By Mike McCue
27 January 2018
As election day 2016 approached in the United States, thousands of specifically targeted Americans began seeing racially, politically and religiously charged ads on Facebook with headlines like “Don’t Mess With Texas Border Patrol” and “Satan: If I Win, Clinton Wins!”. The ads spanned the spectrum of divisive American issues. Some promoted far-right positions while others were radically liberal.
 
By Howard Amos
24 January 2018
After she was fired as editor-in-chief of Russia’s highly respected media outlet RBC for critical reporting, Elizaveta Osetinskaya left her country and headed to the US. Now she’s founded The Bell, a six-person media start-up fighting for space in Russia’s troubled world of independent media. The Calvert Journal caught up with Osetinskaya to talk about The Bell, state control, and the future of journalism. Howard Amos reports
 
22 January 2018
Whether it’s combatting misinformation, being strategic in the use of our limited resources, restoring audience trust or tackling the complicated stories our audiences need us to cover, collaboration between newsrooms is no longer a luxury reserved for special projects, it’s a daily necessity. Heather Bryant is a guest writer of the Monday Note.
 
By Lydia Polgreen
18 January 2018
We live in a cacophonous world. Thousands of voices shout for our attention from our social media timelines and TV screens. It’s hard to know what deserves our focus and what to tune out. At HuffPost, we believe it’s our job to bring you, our audience, the most thoughtful, diverse and provocative points of view from across the globe. So today we are launching two new sections: Opinion and Personal. Read the HuffPost article
 
9 December 2017
An Outline investigation found that contributors to prominent publications have taken payments in exchange for positive coverage. See The Outline
 
3 January 2018
By Margaret Sullivan
When most newspapers get a new publisher, few people know or care. It gets a shrug, except by those directly affected. But when Arthur G. Sulzberger took over this week as the top boss at the New York Times, even President Trump took notice, blurting out a tweet that managed to be simultaneously insulting, congratulatory and divisive. (“The Failing New York Times has a new publisher, A.G. Sulzberger. Congratulations! Here is a last chance for the Times to fulfill the vision of its Founder, Adolph Ochs, ‘to give the news impartially, without fear or FAVOR, regardless of party, sect, or interests involved.’ ”)

Public media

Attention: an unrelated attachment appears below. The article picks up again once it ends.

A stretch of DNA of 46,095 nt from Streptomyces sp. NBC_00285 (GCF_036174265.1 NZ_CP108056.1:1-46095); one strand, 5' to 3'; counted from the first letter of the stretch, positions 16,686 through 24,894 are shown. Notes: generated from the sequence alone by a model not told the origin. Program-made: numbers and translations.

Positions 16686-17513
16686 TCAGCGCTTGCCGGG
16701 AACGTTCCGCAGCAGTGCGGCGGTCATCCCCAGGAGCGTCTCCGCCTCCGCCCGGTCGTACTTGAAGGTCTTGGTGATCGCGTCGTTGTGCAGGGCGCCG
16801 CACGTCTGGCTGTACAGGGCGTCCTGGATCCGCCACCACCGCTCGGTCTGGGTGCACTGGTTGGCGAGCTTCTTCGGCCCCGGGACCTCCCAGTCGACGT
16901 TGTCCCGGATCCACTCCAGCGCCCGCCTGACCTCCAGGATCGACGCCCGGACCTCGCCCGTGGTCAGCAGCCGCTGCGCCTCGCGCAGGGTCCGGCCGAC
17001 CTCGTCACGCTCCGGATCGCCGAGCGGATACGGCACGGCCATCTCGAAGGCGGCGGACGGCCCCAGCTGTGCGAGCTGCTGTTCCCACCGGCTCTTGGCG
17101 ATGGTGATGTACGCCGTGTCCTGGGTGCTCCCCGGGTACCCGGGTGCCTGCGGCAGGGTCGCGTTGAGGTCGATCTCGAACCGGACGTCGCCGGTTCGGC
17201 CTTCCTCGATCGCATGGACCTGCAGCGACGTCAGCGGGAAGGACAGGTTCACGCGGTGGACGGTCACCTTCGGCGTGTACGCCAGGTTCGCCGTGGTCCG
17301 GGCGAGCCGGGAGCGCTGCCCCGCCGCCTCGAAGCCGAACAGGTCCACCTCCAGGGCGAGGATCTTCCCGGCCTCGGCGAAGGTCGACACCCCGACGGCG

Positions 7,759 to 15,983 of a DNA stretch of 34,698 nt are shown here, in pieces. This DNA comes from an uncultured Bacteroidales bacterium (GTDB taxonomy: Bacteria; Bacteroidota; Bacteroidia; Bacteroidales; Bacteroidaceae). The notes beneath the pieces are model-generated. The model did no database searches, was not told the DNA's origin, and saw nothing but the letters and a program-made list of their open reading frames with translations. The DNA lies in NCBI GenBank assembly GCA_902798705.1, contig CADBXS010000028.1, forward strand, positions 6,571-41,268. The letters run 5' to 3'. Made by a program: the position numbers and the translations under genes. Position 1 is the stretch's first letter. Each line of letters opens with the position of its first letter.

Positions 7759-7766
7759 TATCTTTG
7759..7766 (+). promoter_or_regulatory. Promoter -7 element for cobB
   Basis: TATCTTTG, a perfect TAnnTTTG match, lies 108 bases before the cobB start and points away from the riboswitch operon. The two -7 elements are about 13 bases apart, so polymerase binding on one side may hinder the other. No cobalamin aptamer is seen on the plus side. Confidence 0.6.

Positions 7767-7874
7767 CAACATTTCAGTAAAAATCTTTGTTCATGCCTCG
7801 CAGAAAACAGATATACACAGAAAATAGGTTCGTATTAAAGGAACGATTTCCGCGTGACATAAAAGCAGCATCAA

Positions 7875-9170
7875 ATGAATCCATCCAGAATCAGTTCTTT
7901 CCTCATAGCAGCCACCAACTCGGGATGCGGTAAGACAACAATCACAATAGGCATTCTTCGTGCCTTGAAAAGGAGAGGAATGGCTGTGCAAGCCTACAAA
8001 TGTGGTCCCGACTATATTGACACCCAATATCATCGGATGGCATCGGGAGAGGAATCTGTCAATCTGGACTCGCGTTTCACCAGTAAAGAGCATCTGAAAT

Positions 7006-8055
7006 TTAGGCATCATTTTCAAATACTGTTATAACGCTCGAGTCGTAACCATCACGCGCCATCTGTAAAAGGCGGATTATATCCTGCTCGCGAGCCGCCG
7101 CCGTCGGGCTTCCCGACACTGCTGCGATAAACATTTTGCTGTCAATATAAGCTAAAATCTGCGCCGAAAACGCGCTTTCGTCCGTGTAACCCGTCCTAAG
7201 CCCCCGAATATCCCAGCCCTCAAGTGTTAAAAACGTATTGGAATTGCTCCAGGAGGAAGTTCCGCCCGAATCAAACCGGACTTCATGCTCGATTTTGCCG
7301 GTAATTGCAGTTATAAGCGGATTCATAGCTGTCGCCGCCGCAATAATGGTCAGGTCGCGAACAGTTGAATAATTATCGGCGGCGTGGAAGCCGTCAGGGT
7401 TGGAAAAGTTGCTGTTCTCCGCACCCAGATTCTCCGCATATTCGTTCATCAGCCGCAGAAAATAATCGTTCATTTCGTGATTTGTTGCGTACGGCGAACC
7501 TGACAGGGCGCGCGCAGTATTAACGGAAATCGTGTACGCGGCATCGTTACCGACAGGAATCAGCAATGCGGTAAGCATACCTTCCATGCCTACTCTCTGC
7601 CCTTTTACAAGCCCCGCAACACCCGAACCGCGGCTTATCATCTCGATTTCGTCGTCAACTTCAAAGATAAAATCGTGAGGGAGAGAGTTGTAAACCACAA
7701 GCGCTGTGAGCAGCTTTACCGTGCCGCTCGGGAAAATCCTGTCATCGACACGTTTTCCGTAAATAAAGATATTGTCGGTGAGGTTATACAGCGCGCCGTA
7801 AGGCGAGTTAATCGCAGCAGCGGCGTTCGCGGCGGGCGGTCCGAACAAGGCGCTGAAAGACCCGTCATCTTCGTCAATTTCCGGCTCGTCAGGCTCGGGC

By Anders Hofseth
3 April 2018
The ability of the media to secure democracy is being challenged by great disruptions: ad funding doesn’t work that well anymore and large, non-transparent platforms are increasingly central in our information flow. Emily Bell, director of the Tow Center for Digital Journalism at Columbia, thinks public service media may be about to play its most important role since World War II.
 
By BBC
4 March 2018
Voters in Switzerland have decisively rejected a proposal to abolish the national broadcasting license fee. The country was voting in a referendum on Sunday on whether to axe the mandatory yearly fee of 451 Swiss francs ($480; £348) per household.
More than 71% voted against the plan, which was defeated in all 23 states. The Swiss Broadcasting Corporation (SBC) offers programming in four different national languages - German, French, Italian, and Romantsch.

Business models

 
By Simon Galperin
31 March 2018
The journalism industry is pivoting to audience revenue. It is a fundamentally different pivot than those of recent years. Those pivots have been to different news products. This a different way of funding all of those news products. Where once journalism businesses courted advertisers, they must now court their audiences.
 
By Bob Gilbreath
1 April 2018
We talk a lot about how individual startups disrupt existing business models — such as Airbnb vs. hotels or Craigslist vs. newspaper classifieds — but we sometimes fail to appreciate the more massive disruptions that cut across many industries at once. Ecommerce is one example: People increasingly choose to purchase everything from airplane tickets to underwear via digital storefronts. Consumer habits are slow to change, but when they do change they cut across categories — and even iconic companies with hundreds of years of history can fall away.
 
30 March 2018
Alan Mislove studies algorithms. Recently, his research at Northeastern University, in Boston, has shown that Facebook’s software was leaking users’ phone numbers to advertisers. He has also found new ways to audit that same software for racial bias. But work like his faces challenges. Scraping data from public-facing websites often sails close to breaching their terms and conditions. And the companies those websites belong to are generally unwilling to give researchers more direct access to their systems.
 
By Bertrand Pecquerie
25 March 2018
Mediapart is a strange one. Very French — I would say typically French — but also a model for the whole news industry. Mediapart is a participatory media organization exclusively funded by subscriptions. Today, it is trendy and not very original, but ten years ago it was pioneering and very few publishers or editors believed in this business model.
 
By Frederic Filloux
5 March 2018
Periodically, I hear someone say, “Oh, I intend to be the Spotify of news,” or, “What the news industry needs is a Spotify-like platform!” In fact, it is far from certain that the news industry could pull out a profitable model based on Swedish streaming. Why? Because, after ten years of operation, Spotify’s future is still uncertain, and a news version of would face the same issues.